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Healthy Communication with Your Partner

Healthy Communication with Your Partner

You may have a different style of communication than your dating partner. That doesn’t have to be a deal breaker, but you should know how these various styles of communication can affect your relationships.


A communication style could also be called a conversational style. After all, we can only know things through conversing with words (either through writing or talking). We share information about our emotions, physical well-being and thoughts.


But it’s the way we share communication that varies from one person to the other. Your gender can determine your communication style or how you were raised, educated and other factors.


One style of communication could be called competitive. If you’re the type of person that craves power and loves competition, your communication style is likely more focused on those goals.


Affiliative communicators tend to bring others into the process to solve problems together. Friends, family or partners in a relationship may be asked for their input and decisions are made after the input rather than the competitive style of deciding immediately.


Think about how you communicate with others to find your own style. For example, do you tend to listen to everyone’s opinion before voicing your own or speak up immediately if someone says something you disagree with?


You may be perfectly happy in the affiliative communication style to take directions from others and are your best in relationships based on a hierarchical arrangement? Or, do you have trouble in giving up your power to others and prefer to be in charge at all times.


Neither competitive or affiliative styles of communication are wrong – they’re just different. But it could cause conflict in a relationship where one person prefers direct ways to communicate and the other prefers a collaborative method.


Direct or indirect styles of communication can also make a difference in the way the relationship progresses – or dies on the vine. For example, if you express that you really love Chinese food, your partner might not get the message that you’d like to go to dinner.


A more direct way of communicating would be to say that you want to go out for Chinese food and state your restaurant preference.  The direct style of communication leaves less room to be misunderstood, but some people aren’t comfortable with it.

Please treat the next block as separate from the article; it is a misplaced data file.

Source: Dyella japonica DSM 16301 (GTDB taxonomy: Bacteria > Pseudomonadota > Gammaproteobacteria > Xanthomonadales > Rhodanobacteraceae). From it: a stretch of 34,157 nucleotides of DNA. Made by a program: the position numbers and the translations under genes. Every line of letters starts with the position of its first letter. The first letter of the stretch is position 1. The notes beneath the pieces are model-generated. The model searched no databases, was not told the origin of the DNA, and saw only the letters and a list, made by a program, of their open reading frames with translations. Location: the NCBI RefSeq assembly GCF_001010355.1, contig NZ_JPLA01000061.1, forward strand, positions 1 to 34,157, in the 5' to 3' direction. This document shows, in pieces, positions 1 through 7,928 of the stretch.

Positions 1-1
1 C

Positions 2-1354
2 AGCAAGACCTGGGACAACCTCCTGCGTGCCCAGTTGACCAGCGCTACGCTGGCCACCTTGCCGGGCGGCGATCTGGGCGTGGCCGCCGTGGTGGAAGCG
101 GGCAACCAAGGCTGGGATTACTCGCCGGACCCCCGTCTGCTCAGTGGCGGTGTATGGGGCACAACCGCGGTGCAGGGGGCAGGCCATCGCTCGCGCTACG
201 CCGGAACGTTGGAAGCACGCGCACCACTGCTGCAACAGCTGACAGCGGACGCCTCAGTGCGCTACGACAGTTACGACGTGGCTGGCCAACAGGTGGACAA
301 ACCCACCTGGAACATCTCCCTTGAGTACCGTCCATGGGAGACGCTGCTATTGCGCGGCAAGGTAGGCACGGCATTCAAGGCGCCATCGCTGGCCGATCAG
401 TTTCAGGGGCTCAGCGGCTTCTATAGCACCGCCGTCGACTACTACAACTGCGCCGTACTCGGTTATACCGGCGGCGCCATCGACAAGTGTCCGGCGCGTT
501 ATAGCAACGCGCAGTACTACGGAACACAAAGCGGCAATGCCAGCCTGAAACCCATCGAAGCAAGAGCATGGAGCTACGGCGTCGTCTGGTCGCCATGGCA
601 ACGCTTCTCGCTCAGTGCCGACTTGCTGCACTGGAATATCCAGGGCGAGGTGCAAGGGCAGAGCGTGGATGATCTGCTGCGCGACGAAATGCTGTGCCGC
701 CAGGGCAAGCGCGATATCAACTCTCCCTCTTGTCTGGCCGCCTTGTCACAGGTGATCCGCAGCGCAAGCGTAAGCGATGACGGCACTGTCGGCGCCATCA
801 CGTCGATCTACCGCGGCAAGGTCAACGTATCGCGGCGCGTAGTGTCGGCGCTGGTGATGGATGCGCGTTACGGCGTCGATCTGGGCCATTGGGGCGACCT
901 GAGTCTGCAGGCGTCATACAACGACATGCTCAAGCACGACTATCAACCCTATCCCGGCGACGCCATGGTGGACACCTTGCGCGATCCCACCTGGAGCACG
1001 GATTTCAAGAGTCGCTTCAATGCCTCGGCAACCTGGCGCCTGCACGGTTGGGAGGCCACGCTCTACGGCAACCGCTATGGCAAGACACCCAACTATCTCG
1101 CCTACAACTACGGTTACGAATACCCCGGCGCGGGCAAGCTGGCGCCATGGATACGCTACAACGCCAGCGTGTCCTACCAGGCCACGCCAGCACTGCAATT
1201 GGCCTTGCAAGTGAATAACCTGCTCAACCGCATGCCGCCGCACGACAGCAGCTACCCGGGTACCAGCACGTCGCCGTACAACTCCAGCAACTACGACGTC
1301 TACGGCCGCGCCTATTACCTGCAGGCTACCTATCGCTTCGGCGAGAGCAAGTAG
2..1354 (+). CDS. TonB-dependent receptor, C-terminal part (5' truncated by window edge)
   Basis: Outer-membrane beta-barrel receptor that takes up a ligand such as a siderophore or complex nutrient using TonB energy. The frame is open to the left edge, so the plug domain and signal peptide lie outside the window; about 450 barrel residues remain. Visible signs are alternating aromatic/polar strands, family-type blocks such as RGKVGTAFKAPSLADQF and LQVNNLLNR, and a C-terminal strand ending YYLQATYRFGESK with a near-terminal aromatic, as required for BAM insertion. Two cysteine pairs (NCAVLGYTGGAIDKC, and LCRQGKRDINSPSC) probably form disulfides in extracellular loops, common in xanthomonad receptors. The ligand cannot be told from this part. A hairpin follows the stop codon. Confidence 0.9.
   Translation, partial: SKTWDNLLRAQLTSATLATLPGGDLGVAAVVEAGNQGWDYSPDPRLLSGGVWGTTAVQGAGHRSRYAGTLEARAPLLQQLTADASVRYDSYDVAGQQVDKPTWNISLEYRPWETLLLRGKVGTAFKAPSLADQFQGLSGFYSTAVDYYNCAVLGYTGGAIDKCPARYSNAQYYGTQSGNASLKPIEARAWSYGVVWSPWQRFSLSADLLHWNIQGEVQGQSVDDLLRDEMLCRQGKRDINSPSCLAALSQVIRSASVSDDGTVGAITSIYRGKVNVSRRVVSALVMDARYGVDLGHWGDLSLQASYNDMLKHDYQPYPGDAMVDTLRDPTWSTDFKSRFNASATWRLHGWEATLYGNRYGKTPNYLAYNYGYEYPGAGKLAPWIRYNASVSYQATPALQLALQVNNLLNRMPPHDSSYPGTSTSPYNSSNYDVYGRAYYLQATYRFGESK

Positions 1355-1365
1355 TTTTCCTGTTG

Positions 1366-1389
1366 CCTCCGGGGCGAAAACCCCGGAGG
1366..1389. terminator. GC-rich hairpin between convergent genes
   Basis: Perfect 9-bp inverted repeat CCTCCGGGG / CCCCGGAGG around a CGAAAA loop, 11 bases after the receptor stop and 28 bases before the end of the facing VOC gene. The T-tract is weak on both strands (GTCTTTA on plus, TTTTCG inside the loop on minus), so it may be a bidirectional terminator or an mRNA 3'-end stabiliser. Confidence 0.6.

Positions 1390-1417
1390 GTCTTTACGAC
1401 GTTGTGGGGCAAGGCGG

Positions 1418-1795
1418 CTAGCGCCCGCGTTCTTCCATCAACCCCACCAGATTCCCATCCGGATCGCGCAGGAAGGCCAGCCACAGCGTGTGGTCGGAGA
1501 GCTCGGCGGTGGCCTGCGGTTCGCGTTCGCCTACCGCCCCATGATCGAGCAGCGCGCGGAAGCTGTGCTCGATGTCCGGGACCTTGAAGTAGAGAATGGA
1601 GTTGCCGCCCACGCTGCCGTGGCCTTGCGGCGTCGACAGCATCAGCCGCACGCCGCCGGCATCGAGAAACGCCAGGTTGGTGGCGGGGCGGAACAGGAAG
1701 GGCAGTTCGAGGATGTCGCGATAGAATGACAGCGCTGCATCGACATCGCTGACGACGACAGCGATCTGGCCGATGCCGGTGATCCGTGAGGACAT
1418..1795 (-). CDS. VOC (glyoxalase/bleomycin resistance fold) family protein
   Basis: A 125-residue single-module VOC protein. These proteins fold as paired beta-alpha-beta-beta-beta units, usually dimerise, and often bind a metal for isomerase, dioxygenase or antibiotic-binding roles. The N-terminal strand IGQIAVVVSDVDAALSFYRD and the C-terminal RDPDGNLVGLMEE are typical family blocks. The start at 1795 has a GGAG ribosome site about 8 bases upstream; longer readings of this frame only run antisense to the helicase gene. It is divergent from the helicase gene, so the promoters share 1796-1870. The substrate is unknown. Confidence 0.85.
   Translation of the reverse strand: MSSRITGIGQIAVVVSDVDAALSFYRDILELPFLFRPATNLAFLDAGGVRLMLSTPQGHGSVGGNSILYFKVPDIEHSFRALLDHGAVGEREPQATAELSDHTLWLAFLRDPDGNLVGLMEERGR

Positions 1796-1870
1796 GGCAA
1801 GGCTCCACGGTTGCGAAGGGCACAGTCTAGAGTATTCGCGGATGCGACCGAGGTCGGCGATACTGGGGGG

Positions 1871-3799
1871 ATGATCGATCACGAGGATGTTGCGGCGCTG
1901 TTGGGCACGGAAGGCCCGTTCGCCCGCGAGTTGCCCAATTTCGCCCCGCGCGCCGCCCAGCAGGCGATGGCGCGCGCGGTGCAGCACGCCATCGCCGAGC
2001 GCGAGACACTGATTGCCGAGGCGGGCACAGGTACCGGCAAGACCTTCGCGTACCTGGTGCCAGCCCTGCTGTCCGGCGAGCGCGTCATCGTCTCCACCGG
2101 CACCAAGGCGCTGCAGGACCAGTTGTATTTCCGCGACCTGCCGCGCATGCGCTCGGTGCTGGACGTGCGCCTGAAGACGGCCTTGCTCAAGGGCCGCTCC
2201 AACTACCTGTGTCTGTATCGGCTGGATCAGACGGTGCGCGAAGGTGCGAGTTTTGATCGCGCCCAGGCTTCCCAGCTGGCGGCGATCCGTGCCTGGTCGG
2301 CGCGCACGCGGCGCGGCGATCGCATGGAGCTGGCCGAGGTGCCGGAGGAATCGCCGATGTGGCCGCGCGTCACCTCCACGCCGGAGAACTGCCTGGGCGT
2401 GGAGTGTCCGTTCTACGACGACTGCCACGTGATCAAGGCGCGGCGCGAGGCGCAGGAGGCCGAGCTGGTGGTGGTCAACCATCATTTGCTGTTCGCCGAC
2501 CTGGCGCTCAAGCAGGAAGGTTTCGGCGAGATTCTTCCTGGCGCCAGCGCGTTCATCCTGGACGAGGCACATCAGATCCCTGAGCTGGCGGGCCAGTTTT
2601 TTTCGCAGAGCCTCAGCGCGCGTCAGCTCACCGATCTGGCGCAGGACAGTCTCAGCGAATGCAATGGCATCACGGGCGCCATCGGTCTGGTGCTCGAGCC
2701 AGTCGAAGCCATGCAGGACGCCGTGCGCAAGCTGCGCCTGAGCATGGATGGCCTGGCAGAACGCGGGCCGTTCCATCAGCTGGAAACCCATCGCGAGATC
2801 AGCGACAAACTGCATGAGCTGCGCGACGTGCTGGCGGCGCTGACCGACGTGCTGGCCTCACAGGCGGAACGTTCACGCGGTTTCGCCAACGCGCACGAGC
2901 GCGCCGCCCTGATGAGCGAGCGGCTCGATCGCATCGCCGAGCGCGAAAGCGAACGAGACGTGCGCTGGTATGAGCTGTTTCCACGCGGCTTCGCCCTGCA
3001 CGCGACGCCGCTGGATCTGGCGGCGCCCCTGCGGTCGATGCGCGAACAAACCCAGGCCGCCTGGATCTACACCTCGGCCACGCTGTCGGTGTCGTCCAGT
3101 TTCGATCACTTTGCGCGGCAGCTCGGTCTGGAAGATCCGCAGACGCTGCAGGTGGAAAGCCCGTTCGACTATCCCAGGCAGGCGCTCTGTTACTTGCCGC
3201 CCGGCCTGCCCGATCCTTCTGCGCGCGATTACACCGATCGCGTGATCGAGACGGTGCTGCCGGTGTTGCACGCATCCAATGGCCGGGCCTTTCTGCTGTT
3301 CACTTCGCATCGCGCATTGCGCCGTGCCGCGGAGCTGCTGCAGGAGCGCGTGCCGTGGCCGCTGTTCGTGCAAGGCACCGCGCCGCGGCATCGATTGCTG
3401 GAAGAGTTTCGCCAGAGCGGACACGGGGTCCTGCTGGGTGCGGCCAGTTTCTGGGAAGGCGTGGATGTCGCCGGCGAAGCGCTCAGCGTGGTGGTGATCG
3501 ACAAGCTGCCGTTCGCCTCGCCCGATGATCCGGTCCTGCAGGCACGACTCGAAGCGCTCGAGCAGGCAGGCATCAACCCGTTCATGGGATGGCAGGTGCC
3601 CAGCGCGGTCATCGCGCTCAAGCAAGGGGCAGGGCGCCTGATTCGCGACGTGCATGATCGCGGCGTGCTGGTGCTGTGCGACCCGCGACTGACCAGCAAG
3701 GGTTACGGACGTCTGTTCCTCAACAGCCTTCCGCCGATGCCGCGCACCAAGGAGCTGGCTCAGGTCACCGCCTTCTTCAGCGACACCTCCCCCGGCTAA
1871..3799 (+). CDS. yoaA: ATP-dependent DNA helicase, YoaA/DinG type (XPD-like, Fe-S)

Different communication styles can cause stress and lack of understanding, but those who have competing styles of communication can make it work with understanding and becoming more flexible.


When you become aware of another person’s distress over miscommunication, understanding must occur to overcome the problem. Flexibility in your style of communication means that you are committed to finding a different approach when it comes to communication with your partner.


For example, you might want to vow to be a better listener. If you’re constantly told by others that you just don’t listen to what they’re saying, you may want to take a good look and yourself and take steps to improve your communication skills.


Finding a communication style that will work in your relationship will ease any tension you might have from attempting to communicate. Becoming a better listener might mean you need to paraphrase what your partner says for awhile.


Listening isn’t always an innate trait, but something we have to practice and cultivate. Use all skills available to you – your body language and holding back a comment or reaction until the entire conversation is communicated to you are great skills.


But what if your communicative skills crumble and you morph into an argument with your partner? That’s when you really need some communication skills. Concentrate on the rules of friendly fighting which includes welcoming conflict to learn about each other.


Also, think about the issue – not the other person. And be respectful when it comes to listening to your partner’s problems and feelings about a subject. Listen to what s/he is saying.


Rather than shout or lose your temper, talk softly. It’s an odd phenomenon that the louder you yell, the less likely you are to be heard. Communicating in a soft voice can help you both begin to focus on the issue.


Instead of vehemently voicing your innocence during accusations, ask for specifics about what the other person is trying to communicate. And if you’re doing the complaining, be prepared to offer specifics to your partner.


Try to find things you can agree on and look for options that will lead to cooperation. Asking for options to solve the matter shows respect and value for the other person’s opinion.


Finally, make concessions. Even small concessions can make a difference in how the communication efforts turn around. After all, it isn’t about how much you win – it’s all about making peace and finding harmony in your relationship.


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